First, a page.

The portraits, which were often painted after the subject had died, are variously interpreted today. As the above website puts it, "How Lindauer's portraits have been seen, understood and evaluated has . . . varied enormously, depending on their viewers' and owners' views, knowledge and needs, and on the different socio-cultural contexts of use. For many colonial Europeans, the portraits, besides representing supposedly vanishing Māori culture, functioned as ethnographic documents, providing an inventory of Māori physiognomy, moko [skin decoration, or tattoos], dress, artifacts and ornaments. For some settler colonists the portraits may well have been experienced too as kinds of trophy: emblems of settler colonial power over Māori. And subsequently Lindauer's Māori portraits have become valuable commercial commodities, financial instruments that can be profitably bought and sold. . . . For many Māori, especially the families and descendants of the portrayed, the paintings have very different values and meanings. They were and are experienced as embodiments of the presence, spirit and mana [authority, influence] of the person, as links between the past and present, and as taonga [any highly prized thing] that need to be protected, and which also protect people and culture. As the man who made the portraits, Lindauer too was held in high regard."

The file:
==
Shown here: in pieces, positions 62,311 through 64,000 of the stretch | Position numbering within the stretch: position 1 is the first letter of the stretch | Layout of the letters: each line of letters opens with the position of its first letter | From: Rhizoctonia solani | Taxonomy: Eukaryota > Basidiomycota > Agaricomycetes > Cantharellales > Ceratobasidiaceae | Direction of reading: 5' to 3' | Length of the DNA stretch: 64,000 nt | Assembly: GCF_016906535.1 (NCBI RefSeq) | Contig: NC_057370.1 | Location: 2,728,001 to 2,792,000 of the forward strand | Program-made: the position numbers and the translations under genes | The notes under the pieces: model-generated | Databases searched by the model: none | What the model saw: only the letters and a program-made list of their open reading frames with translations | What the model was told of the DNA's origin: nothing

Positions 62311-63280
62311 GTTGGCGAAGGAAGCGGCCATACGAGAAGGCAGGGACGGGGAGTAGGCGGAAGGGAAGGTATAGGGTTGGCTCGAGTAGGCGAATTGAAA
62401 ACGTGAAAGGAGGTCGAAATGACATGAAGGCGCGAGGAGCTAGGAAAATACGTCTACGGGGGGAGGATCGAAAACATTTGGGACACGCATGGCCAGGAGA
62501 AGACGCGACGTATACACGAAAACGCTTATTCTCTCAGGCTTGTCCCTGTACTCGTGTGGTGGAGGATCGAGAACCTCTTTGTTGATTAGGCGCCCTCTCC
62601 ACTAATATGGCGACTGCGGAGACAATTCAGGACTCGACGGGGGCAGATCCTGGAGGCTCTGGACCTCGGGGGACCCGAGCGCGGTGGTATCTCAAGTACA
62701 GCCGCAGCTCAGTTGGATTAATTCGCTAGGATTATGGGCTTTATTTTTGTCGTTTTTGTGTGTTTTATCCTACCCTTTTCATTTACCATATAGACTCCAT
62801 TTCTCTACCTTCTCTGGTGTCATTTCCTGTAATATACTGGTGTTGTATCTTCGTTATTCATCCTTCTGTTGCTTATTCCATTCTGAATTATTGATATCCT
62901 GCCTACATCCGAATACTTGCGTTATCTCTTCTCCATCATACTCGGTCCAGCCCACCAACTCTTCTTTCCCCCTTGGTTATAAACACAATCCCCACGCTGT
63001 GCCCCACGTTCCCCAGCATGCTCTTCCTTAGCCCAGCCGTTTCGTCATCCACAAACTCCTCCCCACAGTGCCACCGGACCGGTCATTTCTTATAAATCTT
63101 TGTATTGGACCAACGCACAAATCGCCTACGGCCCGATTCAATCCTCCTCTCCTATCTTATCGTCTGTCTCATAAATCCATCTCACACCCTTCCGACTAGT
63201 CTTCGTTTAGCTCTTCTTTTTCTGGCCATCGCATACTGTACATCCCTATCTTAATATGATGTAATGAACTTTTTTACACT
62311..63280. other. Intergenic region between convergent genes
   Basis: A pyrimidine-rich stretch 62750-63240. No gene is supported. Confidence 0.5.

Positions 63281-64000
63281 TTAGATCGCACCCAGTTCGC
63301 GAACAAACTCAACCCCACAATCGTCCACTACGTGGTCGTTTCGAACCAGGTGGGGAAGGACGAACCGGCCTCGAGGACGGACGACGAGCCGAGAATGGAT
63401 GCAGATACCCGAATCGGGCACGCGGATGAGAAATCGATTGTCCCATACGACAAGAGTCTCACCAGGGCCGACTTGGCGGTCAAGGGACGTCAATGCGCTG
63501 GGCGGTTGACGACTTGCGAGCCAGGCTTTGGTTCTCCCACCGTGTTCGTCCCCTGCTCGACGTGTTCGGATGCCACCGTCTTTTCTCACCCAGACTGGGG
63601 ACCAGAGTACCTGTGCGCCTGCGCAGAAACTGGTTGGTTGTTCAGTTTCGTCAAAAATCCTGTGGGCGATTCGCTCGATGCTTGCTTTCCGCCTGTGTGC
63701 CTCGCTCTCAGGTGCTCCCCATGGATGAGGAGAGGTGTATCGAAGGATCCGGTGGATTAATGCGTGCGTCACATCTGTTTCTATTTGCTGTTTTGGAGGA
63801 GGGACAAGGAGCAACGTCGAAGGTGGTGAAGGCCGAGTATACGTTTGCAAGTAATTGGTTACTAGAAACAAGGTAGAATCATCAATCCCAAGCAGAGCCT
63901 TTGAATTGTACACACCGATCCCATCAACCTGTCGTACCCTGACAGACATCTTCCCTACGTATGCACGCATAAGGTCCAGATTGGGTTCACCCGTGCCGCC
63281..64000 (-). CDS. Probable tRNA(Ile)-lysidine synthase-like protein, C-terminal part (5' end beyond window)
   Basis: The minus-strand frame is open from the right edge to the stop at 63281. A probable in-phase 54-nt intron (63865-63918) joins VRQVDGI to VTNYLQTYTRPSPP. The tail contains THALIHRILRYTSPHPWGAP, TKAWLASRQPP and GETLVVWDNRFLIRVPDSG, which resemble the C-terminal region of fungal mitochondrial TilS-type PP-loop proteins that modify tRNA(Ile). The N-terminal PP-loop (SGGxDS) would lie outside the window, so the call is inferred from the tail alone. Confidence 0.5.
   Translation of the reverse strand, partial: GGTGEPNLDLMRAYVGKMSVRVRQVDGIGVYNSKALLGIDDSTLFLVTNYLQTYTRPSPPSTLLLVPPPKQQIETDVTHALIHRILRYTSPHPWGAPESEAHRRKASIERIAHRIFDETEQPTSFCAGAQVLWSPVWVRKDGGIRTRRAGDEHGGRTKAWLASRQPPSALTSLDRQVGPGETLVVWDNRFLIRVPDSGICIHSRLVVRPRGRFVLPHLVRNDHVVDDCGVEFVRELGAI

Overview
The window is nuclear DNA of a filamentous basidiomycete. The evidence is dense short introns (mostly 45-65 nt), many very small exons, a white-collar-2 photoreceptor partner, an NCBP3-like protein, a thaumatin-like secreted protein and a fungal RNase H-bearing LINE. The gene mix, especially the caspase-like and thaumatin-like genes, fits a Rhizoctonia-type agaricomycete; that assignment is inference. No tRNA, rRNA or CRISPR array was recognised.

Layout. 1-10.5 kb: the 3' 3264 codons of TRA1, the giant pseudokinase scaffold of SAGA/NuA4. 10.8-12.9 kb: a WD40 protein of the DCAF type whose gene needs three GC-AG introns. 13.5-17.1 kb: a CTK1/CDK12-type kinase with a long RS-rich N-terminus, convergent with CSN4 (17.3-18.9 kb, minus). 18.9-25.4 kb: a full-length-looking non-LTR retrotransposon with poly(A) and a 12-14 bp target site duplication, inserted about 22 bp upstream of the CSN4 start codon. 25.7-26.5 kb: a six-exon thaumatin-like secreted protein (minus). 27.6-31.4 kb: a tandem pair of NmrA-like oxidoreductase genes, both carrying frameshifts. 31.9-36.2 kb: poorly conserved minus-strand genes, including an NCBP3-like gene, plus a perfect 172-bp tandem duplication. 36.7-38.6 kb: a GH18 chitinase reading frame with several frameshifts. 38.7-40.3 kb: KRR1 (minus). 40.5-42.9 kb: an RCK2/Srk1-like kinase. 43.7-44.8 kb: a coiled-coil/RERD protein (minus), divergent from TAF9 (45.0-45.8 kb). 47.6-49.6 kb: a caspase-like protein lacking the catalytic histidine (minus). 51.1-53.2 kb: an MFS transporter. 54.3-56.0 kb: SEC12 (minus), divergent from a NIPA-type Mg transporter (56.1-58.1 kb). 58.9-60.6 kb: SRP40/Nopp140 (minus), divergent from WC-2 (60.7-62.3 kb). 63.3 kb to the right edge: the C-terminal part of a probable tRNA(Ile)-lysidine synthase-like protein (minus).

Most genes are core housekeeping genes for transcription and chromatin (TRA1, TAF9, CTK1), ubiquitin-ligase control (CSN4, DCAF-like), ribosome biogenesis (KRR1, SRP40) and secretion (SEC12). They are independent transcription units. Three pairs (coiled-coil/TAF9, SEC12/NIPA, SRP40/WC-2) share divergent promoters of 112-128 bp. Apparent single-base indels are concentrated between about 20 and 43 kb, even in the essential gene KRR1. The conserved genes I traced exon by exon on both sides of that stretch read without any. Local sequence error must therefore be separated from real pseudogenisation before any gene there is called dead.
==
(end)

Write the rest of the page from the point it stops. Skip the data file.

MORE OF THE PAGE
Here are a few of the portraits, which document "peacemakers and warriors, politicians and diplomats, tour guides and landholders, entrepreneurs and global traders painted between 1874 and 1903." The exhibition had good, thorough write-ups of each individual and the originary photograph when available. I was struck over and over by the deep humanity and spirit of the subjects, as portrayed by Lindauer. (Click on the images to view them large on black.)
|Mrs Mihiterina Takamoana, Napier, NZ (1887)|
|Whetoi Pomare (1896)|
|Heta Te Haara (1896)|
|Rangi Topeora (n.d.)|
|Paora Tuhaere (1895)|
|Te Paea Hinerangi (1896)|